the CRM and a particular (external) domain concept as its subclass
can be established.

This hierarchical relation allows for additional refinement, through
subtyping, of those classes which do not require further analysis of
their formal properties, but which nonetheless represent typological
distinctions important to a given user group.  The interpretation of
these subtypes (subclasses) is based on the agreement of specific

E55 Type reflects the characteristic use of the term `object type' for
naming data fields in museum documentation and particularly the notion
of typology in archaeology.  It has however nothing to do with the
term `type' in Natural History (cf. E83 Type Creation), but it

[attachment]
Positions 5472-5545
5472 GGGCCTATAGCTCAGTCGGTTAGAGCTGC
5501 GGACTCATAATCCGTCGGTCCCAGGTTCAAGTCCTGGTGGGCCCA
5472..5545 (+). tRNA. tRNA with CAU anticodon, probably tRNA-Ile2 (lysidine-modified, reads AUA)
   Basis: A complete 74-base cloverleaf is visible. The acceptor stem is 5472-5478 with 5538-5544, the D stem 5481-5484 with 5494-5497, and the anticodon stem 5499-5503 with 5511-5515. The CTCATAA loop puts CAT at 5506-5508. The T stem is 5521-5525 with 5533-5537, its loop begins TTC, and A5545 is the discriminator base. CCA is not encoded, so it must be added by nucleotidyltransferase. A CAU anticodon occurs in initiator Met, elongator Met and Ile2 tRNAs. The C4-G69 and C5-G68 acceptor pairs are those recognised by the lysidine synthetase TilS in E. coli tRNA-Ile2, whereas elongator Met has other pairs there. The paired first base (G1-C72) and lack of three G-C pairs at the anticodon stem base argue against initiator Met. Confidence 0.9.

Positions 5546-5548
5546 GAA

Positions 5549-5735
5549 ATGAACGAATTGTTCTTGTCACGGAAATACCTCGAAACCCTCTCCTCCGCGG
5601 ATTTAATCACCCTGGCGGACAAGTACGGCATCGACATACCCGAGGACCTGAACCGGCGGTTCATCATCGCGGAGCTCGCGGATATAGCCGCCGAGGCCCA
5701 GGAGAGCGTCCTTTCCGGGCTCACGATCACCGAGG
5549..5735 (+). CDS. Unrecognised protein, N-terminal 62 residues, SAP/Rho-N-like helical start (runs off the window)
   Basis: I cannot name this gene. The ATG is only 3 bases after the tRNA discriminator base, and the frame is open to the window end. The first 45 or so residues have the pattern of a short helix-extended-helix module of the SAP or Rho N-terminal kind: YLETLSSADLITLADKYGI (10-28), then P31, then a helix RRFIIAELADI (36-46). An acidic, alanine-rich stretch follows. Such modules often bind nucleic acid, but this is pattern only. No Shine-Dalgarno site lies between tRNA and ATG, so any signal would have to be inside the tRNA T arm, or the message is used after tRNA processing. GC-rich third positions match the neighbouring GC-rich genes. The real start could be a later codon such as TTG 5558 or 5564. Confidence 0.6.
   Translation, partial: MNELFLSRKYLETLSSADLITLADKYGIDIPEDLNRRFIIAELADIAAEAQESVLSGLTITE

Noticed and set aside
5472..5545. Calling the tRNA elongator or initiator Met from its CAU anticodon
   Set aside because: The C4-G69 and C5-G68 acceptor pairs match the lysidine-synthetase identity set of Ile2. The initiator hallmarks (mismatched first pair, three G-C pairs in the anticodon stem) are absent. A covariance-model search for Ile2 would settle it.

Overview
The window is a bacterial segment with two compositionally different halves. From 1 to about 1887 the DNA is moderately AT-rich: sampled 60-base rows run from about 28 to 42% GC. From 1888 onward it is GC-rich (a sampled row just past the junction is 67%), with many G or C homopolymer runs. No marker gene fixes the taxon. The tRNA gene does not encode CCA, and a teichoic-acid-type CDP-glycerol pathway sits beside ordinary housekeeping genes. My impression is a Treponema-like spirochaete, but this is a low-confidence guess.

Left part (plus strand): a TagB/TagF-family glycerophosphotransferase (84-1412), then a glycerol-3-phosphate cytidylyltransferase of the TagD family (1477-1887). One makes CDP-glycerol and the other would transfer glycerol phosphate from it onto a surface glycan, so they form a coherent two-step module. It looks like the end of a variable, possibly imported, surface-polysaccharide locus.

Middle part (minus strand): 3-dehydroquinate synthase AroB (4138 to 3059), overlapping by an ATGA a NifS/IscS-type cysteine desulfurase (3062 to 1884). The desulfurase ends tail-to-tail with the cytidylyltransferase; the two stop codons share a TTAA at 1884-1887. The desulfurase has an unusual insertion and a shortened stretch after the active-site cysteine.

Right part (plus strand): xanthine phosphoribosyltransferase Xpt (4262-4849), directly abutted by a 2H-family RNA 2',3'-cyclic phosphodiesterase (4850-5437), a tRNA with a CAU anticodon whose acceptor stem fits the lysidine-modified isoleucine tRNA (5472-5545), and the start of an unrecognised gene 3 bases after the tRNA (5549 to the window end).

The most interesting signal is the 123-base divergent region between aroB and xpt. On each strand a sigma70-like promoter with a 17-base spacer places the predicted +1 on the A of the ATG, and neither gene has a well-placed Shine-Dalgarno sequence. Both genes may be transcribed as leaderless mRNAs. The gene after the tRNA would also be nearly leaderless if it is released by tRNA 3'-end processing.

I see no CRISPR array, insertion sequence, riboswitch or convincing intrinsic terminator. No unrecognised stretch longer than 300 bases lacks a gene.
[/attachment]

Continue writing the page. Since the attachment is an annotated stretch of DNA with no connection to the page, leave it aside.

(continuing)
includes the notion of a `taxon'.

Ideally, (external) subclasses of the class E55 Type should be
organised into thesauri, with scope notes, illustrations, etc. to
clarify their meaning.  In general, it is expected that different
domains and cultural groups will develop different thesauri in
parallel.  Consistent reasoning on the expansion of subterms used in a
thesaurus is possible insofar as it conforms to both the classes and
the hierarchies of the CRM.

E56 Language, E57 Material and E58 Measurement Unit have been defined
explicitly as elements of the E55 Type hierarchy because they are used
categorically in the CRM without reference to instances of them,
i.e. the CRM does not foresee the description of instances of
instances of them, e.g., the property instance `P45 consists of :
gold' does not refer to a particular instance of gold.

Examples: ... (remains unchanged)

Properties: ... (remains unchanged)